Values and Leadership Newsletter
Food for Thought | September 2020
Above all, love each other deeply, because love covers over a multitude of sins. Offer hospitality to one another without grumbling. Each of you should use whatever gift you have received to serve others, as faithful stewards of God’s grace in its various forms. (1 Peter 4: 8-10)
As Christians, we are called to love others, to serve others, and to offer hospitality in all circumstances. For most, the pandemic and the rules that accompany it, have impacted the way we serve and how we offer hospitality to others. Whether you are working remotely or making changes to the layout of the office space, everyone is adjusting to something new.It is important that leaders do not lose sight of the importance of creating a welcoming space, whether physically or virtually. While companies are creatively finding ways to abide by the new rules, it is not without challenges. These changes have created new obstacles to the way we interact with one another. So how do we adhere to these new rules while ensuring our organizational culture doesn’t take a hit? How can we cultivate Christian hospitality in our homes, our workplaces and on Zoom?
In the News
Virtual meetings have given new opportunities to connect. Still, it doesn’t feel the same as joining in-person. This emphasizes the importance of creating a welcoming virtual space. “If we must Zoom, how do we do it well and graciously?”
“Hospitality is at the heart of our faith, rooted in God’s welcome toward us.” This Salvationist article asks us to consider how we can demonstrate hospitality through the way we live. How might we create a welcome space for others while we are physically apart?
Remote work can make it difficult for team members to speak up and feel included. One way to overcome this is by building a culture of respect and safety. There are many different apps and platforms to support your efforts, “but before you dive in, remember that collaboration begins with people.”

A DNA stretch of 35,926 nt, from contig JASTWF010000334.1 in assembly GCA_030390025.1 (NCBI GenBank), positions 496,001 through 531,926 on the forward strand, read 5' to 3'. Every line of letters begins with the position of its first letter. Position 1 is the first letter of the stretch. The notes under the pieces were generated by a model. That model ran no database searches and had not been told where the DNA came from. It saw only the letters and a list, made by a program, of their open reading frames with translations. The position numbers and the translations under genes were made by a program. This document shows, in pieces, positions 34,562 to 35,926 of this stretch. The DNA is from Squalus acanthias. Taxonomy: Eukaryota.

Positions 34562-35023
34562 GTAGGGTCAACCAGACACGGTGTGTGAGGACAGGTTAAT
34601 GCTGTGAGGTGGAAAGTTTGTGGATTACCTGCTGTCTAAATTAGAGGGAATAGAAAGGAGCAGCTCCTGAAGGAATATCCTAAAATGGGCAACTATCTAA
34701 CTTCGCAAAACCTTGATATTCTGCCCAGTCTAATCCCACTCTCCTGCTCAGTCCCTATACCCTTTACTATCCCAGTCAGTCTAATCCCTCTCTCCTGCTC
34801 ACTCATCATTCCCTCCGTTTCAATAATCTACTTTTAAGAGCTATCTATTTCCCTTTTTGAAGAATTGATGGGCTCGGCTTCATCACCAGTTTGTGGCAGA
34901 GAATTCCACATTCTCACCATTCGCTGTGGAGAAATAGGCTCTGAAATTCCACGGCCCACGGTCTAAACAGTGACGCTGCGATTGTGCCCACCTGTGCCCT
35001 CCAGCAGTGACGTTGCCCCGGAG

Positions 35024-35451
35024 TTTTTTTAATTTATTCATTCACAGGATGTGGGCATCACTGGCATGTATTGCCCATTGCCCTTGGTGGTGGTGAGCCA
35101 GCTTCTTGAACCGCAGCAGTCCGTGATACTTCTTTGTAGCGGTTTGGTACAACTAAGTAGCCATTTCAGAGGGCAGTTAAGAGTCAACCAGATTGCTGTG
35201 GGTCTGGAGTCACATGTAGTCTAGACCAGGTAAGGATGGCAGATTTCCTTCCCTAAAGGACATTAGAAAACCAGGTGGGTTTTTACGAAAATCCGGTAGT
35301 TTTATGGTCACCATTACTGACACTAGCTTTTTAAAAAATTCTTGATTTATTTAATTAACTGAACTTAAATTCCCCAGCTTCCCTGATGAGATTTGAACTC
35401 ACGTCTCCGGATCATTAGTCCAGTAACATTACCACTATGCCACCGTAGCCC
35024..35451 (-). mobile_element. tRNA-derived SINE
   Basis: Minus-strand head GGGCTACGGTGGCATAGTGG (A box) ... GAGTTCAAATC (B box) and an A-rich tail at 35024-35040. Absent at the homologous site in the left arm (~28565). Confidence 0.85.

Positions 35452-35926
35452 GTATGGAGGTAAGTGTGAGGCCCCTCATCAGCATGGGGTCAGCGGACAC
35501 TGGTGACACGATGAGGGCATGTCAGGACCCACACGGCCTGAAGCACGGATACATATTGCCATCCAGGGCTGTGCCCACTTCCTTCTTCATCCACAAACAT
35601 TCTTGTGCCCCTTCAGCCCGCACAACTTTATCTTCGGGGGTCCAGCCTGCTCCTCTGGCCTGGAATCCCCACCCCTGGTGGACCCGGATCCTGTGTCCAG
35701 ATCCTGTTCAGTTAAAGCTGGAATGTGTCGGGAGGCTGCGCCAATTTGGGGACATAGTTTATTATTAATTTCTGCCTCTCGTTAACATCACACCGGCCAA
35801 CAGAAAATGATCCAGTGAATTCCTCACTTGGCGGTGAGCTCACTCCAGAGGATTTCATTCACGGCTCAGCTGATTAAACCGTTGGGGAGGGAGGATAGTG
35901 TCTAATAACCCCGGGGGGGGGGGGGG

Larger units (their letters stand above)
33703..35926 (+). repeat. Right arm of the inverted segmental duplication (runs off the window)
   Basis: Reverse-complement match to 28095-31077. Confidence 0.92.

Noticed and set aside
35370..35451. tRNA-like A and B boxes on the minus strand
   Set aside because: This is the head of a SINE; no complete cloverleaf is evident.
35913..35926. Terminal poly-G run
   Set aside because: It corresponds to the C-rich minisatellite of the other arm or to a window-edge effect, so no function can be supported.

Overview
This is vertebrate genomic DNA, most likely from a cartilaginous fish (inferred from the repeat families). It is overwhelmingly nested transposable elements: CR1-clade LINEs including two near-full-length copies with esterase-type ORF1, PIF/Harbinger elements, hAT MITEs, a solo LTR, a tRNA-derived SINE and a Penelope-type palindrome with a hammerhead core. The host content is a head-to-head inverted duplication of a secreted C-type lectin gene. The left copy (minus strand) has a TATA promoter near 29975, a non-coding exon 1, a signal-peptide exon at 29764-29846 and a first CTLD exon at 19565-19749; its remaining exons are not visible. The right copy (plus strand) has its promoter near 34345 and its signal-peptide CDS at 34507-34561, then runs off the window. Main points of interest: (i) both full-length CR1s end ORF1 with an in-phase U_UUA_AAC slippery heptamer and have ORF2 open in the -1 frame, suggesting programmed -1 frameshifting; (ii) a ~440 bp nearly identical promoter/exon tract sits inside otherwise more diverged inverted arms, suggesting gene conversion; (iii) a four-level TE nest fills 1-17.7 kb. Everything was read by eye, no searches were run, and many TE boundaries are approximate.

Creating a welcoming work culture while working remotely can seem impossible, but it’s not. Be intentional about fostering encouragement, fun, and understanding. When employees feel comfortable and supported, it creates a greater sense of belonging.
“Without the benefit of water-cooler chats, impromptu huddles and casual social interactions, team members are likely to feel disconnected.” This emphasizes the need to be intentional about creating a space where everyone feels like part of the team.
From our shelves …
In her book, Making Room, Asbury Theological Seminary Professor Christine Pohl examines the importance of hospitality and why believers should make it a priority in every circumstance. Returning to the foundations of Christianity, this book blends together historical and contemporary research that helps to better understand hospitality and how to carry it out. This book is a classic.
Christine D. Pohl